Boating is a popular recreational activity here in New York State. However, those operating a watercraft must take their responsibility seriously. Boating accidents are responsible for thousands of injuries and hundreds of deaths every year.
The good news is that the number of boating-related injuries and deaths has dropped considerably in the past two decades. However, according to the U.S. Coast Guard, last year, there were 626 fatalities (including 22 children under 13) and 2,613 injuries.
Some of the facts surrounding the fatal accidents last year shed light on how boating can be made safer. Where the data was known:
— Over 70 percent involved operators who lacked safety training.
— The leading cause of death was drowning (76 percent), and 85 percent of those victims weren’t wearing life jackets
— Open motorboats had the highest percentage of fatalities (46 percent).
Many of the fatal accidents were caused by the operator of the boat. Chief among those was alcohol use. That was followed by operator inattention and lack of experience, excessive speed, improper lookout and drug use.
Where the environment played a role, hazardous waters were by far the most common cause. That was followed by weather. Improper loading or overloading of the boat were factors in some fatal accidents, as were machinery and equipment failure.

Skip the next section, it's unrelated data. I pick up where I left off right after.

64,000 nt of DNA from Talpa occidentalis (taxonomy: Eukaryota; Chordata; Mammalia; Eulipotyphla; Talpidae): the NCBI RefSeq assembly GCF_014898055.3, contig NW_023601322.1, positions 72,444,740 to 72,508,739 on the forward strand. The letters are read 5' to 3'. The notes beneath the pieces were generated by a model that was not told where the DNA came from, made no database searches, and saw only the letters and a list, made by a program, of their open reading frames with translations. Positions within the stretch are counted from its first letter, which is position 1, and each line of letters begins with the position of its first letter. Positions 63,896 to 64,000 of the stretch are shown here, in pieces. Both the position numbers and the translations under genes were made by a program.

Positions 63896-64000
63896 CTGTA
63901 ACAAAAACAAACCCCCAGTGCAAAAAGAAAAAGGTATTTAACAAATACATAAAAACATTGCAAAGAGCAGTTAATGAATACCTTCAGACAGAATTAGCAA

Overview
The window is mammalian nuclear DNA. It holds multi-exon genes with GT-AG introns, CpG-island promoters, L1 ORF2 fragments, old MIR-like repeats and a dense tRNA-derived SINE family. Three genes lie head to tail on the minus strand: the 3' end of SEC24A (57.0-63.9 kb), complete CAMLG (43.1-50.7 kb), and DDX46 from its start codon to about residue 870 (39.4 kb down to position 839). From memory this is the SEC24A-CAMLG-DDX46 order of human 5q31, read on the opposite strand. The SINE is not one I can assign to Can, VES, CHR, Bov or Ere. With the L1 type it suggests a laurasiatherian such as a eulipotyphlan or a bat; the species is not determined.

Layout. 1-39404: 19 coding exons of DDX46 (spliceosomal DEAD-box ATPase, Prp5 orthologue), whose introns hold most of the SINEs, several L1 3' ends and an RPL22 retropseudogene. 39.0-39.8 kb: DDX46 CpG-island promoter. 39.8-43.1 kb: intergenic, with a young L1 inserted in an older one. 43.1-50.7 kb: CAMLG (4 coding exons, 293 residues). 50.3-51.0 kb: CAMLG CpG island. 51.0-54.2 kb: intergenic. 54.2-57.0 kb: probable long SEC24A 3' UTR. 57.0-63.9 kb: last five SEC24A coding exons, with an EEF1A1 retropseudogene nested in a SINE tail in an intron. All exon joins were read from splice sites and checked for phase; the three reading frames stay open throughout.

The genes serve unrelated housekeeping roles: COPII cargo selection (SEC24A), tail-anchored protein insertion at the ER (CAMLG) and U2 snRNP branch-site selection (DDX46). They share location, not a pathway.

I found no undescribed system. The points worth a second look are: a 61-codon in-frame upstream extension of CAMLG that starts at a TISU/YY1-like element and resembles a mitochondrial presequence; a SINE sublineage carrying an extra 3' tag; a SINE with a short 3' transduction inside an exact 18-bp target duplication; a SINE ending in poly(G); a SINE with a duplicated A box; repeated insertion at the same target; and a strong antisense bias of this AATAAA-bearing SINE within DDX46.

When a friend or colleague invites us to go boating with them, we generally feel like it would be rude to ask to see their training and safety credentials. However, it’s a good idea to know how much experience the operator has with this type of vessel.
It’s also important to make sure that there are life jackets on board the boat and to watch out for unsafe behavior by the operator, like drinking or drug use. It’s also not a bad idea to check the weather reports yourself — particularly if you’re going to be in open waters.
If a loved one is killed as the result of a boating accident or drowning, it’s essential to ensure that the incident is thoroughly investigated. This can help you hold any responsible individuals or entities liable.
Source: American Boating Association, “Boating Fatality Facts,” accessed Oct. 12, 2016